Also in Iowa, Clinton County launched a new voter app to help residents find their polling places on Election Day as well as other information pertinent to the election. The county partnered with Evil Twin Software to create WhereUVoteIA. “My office staff and I have recognized a growing number of calls from voters during the last couple of years asking where they vote,” Clinton County Auditor Eric Van Lancker told the Clinton Herald. “We’ve been trying to come up with a solution to reach today’s voters and this opportunity from Evil Twin Software recently presented itself.”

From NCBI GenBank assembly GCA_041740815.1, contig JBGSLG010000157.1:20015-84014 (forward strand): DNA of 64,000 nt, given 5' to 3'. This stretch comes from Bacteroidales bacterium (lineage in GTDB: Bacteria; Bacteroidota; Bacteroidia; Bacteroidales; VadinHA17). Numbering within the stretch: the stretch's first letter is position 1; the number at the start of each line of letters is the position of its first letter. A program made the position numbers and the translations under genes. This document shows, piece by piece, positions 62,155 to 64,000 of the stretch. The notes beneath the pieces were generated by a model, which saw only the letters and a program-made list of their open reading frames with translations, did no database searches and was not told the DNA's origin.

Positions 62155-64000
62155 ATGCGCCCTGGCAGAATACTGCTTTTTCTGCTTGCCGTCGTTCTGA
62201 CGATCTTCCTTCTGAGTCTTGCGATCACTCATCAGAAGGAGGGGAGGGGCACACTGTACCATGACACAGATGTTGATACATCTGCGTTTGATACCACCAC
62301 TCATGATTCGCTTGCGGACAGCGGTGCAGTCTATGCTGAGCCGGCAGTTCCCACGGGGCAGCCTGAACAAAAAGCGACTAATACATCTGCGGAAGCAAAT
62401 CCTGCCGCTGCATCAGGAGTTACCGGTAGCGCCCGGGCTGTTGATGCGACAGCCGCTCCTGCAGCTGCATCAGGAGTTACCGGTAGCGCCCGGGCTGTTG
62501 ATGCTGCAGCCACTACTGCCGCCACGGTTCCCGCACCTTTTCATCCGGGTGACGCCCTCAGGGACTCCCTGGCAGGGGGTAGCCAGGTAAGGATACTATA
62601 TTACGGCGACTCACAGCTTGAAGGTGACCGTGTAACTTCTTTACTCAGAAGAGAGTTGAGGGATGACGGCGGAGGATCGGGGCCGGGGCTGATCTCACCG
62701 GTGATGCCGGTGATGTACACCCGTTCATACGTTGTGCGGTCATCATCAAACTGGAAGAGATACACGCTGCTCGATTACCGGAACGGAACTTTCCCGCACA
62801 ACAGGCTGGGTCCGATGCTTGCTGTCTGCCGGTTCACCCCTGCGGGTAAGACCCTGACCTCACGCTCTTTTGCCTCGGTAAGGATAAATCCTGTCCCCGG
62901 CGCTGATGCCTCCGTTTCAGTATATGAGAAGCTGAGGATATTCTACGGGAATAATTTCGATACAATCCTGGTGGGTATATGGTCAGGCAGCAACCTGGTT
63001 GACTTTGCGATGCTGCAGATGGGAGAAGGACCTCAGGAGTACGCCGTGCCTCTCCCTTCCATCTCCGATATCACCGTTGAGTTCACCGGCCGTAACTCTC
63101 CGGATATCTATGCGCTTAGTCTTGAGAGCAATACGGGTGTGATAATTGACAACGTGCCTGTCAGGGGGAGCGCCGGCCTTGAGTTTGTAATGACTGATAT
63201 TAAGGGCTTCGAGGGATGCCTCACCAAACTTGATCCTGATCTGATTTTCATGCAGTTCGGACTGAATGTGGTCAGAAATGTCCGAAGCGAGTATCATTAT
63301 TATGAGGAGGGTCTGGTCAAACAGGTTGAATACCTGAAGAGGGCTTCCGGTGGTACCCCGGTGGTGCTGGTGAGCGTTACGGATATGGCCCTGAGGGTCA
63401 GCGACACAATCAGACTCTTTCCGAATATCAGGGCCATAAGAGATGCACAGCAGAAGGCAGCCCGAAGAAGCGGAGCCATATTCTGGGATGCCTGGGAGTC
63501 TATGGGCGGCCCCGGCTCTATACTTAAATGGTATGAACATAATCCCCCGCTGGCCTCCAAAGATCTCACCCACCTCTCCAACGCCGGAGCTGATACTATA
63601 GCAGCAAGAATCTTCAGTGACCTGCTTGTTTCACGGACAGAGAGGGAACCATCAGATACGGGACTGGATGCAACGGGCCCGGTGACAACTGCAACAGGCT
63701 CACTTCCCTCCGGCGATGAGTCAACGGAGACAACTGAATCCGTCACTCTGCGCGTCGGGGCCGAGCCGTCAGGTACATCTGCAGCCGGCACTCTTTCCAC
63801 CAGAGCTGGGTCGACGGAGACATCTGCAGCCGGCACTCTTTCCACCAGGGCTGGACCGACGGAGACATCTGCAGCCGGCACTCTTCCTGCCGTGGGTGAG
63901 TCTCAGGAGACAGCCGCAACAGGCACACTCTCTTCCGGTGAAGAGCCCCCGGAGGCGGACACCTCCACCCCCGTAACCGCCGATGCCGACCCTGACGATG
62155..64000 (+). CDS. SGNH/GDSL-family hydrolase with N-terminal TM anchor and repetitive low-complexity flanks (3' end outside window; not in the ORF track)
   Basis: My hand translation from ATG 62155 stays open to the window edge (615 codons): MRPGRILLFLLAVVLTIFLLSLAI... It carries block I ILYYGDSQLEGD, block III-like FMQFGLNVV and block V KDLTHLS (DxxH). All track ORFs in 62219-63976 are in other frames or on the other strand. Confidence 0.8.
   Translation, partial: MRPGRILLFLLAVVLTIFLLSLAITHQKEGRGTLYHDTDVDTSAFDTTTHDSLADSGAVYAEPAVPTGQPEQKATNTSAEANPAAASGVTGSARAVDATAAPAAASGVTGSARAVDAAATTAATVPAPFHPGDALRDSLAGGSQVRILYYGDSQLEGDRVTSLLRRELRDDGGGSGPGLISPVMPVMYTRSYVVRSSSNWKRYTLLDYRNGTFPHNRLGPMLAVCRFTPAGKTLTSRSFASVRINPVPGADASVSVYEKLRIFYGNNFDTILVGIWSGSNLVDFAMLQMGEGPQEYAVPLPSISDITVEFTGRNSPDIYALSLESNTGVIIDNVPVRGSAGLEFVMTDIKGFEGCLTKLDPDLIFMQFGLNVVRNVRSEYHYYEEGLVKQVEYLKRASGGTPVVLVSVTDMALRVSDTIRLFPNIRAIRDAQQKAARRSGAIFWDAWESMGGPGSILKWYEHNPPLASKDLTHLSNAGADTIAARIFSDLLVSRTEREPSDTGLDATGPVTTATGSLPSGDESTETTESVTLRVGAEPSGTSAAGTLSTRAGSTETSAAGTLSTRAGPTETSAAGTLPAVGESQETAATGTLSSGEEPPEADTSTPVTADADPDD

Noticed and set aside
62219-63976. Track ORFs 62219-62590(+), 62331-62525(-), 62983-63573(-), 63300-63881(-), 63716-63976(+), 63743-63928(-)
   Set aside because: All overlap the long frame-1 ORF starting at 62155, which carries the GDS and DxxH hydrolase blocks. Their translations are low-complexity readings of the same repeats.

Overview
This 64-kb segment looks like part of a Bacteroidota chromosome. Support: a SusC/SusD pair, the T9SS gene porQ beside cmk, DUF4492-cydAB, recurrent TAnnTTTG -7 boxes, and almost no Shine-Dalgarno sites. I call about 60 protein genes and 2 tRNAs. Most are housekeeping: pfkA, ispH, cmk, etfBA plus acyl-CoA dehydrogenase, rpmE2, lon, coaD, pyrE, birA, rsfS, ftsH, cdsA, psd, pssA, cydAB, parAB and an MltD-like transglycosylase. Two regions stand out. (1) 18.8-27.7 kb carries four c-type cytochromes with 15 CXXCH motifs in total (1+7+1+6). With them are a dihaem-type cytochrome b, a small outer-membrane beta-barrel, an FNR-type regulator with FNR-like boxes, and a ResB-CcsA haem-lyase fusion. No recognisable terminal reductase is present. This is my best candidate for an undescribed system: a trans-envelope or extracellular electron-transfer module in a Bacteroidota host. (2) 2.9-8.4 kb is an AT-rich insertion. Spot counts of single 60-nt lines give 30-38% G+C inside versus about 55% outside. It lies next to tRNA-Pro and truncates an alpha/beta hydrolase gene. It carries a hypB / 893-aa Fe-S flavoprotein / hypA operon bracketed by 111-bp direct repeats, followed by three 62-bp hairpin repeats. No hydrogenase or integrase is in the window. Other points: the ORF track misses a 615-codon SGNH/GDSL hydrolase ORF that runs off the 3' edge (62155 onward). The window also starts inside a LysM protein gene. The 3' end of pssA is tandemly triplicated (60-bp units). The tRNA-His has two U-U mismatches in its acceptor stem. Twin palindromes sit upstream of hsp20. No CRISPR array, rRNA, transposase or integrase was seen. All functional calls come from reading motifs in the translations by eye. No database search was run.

Pennsylvania: Since its launch a year ago, the state’s register.votesPA.com has had 500,000 people either register to vote for the first time or update their existing voter registration information. According to the state, 58 percent of those users were new voters registering for the first time and the remaining 42 percent were existing voters updating their information.
VII. Opinions This Week
Alabama: Poll watchers
Arizona: County election officials
Michigan: Straight-ticket voting
Minnesota: Absentee voting
Mississippi: Y’all Vote
New Jersey: Vote-by-mail
New York: Polling places
North Dakota: Voter ID
Rhode Island: Election dysfunction
Tennessee: Election disputes
Virginia: Ex-felon voting rights
EAC Election Worker Best Practices Competition